SPECIAL COVERAGE
CHANDIGARH

LUDHIANA

DELHI


THE TRIBUNE SPECIALS
50 YEARS OF INDEPENDENCE

TERCENTENARY CELEBRATIONS
L E T T E R S    T O    T H E    E D I T O R

Turning point in US history

The news report “US ushers in new era” (Jan 21) by Ashish Kumar Sen was informative. Of course, it is a historic event for the US and a turning point for the Americans. Mr Barack Obama won because he convinced the US citizens that he could usher in a new America, which would earn respect from the world and not demand it by bullying. He also epitomises youth, dynamism and free spirit.

Now, Mr Obama has a daunting task ahead. First, he must put his own house in order and tackle economic recession. Secondly, his foreign policy has to be based on construction rather than destruction. Thirdly, and particularly with reference to India, he must not club India and Pakistan together.

India must be treated as an equal. Mr Obama will do well to treat the J&K issue as an internal matter of India and not meddle with it. He must be firm with Pakistan in taking immediate action against terrorists operating from its territory. The new President stands for a change. The clock has begun.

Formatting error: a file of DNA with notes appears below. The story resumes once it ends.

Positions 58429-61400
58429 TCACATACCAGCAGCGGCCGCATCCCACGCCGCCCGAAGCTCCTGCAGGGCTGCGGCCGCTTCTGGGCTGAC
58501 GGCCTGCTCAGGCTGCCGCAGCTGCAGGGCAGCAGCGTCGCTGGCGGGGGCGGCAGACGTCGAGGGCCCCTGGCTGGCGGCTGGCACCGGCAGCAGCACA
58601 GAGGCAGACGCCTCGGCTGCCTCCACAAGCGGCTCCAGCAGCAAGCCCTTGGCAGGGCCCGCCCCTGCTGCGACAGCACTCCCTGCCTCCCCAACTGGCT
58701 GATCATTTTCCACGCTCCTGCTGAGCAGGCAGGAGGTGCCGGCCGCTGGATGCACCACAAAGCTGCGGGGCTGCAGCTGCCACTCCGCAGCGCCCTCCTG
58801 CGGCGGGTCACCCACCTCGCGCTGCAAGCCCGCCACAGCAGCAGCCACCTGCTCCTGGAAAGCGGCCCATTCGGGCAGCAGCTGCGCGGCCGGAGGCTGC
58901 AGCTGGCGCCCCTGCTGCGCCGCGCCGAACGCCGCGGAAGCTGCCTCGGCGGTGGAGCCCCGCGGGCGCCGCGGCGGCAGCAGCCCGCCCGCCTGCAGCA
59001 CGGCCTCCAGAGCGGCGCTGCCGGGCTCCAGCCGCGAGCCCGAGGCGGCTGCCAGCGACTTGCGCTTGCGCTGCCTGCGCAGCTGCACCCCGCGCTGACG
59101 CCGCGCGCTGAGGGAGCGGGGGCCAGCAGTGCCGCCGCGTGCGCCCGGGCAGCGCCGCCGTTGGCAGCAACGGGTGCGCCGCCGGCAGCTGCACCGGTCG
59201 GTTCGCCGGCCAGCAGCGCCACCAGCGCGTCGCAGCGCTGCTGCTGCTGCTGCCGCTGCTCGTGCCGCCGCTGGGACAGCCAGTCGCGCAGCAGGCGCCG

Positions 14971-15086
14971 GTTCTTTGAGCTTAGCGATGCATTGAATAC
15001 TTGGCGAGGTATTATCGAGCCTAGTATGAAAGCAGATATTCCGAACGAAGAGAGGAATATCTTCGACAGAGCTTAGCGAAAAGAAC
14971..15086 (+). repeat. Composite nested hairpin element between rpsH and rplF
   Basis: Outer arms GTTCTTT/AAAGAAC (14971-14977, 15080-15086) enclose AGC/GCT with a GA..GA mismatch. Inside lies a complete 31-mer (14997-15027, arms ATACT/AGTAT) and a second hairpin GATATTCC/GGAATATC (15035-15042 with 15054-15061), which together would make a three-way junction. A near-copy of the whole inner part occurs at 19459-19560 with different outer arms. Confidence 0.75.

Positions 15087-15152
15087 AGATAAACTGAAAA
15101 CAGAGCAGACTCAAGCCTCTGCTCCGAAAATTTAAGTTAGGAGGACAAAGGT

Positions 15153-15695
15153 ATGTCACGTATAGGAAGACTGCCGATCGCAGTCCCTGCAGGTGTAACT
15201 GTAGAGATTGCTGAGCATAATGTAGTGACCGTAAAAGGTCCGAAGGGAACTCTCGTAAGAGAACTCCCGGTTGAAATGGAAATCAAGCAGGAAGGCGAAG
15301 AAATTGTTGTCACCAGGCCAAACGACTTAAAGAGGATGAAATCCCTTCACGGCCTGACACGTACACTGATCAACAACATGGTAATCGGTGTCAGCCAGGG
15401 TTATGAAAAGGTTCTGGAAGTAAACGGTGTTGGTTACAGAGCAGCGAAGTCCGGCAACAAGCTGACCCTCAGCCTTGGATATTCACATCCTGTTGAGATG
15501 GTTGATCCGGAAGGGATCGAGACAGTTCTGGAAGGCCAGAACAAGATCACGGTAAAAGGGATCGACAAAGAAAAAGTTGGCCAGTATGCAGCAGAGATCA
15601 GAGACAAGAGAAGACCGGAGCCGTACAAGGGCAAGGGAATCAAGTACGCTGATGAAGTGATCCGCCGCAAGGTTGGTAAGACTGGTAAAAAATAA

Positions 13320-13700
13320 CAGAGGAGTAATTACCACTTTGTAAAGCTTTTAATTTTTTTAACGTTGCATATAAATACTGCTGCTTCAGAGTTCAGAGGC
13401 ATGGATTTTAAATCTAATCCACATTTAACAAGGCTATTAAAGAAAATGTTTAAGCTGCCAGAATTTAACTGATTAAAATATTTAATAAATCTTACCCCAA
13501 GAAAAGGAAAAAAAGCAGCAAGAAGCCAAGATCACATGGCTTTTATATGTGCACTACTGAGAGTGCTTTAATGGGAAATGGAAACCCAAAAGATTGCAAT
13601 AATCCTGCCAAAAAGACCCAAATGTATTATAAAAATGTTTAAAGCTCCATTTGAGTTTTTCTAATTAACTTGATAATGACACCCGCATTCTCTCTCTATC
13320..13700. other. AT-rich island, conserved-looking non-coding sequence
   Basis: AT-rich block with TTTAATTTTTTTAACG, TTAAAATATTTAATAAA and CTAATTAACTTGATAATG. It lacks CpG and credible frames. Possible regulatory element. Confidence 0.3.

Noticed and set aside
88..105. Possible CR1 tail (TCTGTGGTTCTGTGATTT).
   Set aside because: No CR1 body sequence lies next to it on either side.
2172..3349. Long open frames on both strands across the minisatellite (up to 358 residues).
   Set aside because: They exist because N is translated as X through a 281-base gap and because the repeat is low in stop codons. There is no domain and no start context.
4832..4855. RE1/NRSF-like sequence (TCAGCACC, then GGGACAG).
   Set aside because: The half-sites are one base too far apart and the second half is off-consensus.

COL R D SINGH, Leh




II

The fact that some Americans had brought their little babies in the freezing cold to witness the swearing in of the US President Barack Obama speaks volumes about the hopes people have pinned upon him. Mr Obama represents hope, not only for America but also the world at large. Amidst grave challenges on economic and diplomatic fronts, he would need the complete support of his countrymen and the world to make a perceptible change.

DR AMRIT SETHI, Bathinda

III

President Barack Hussein Obama is bent upon bringing about a change in America. He will surely not let the world down. He will certainly bring about a social, political and economic revolution in his own country and across the border, not excluding India.  

OMAR LUTHER KING, New Delhi

IV

The euphoria surrounding the swearing-in ceremony of President Barrack Obama is understandable. However, a sense of balance was crucial, especially at a time when the world is going through a distressing time.

Some of the frills and the frivolous expenses could have been cut. For instance, the train journey to Washington by Mr Obama was a needless gimmick. The ball with singer Beyonce, “At last”, was also dispensable. This was a time for a sober ceremony, for rolling up sleeves and getting down to work to ensure that factories do not close down and people have a job, a home and money to buy food and clothes.

SURAJ KAPOOR, Solan





Pursue organic farming

The article “Organic farming is worth it: Farmers’ commission report illogical” (Jan 15) by Sukhpal Singh has provided a comprehensive review of the biased recommendations by the Punjab State Farmers Commission. Our research into the travails of the farmers supports much of what he has said.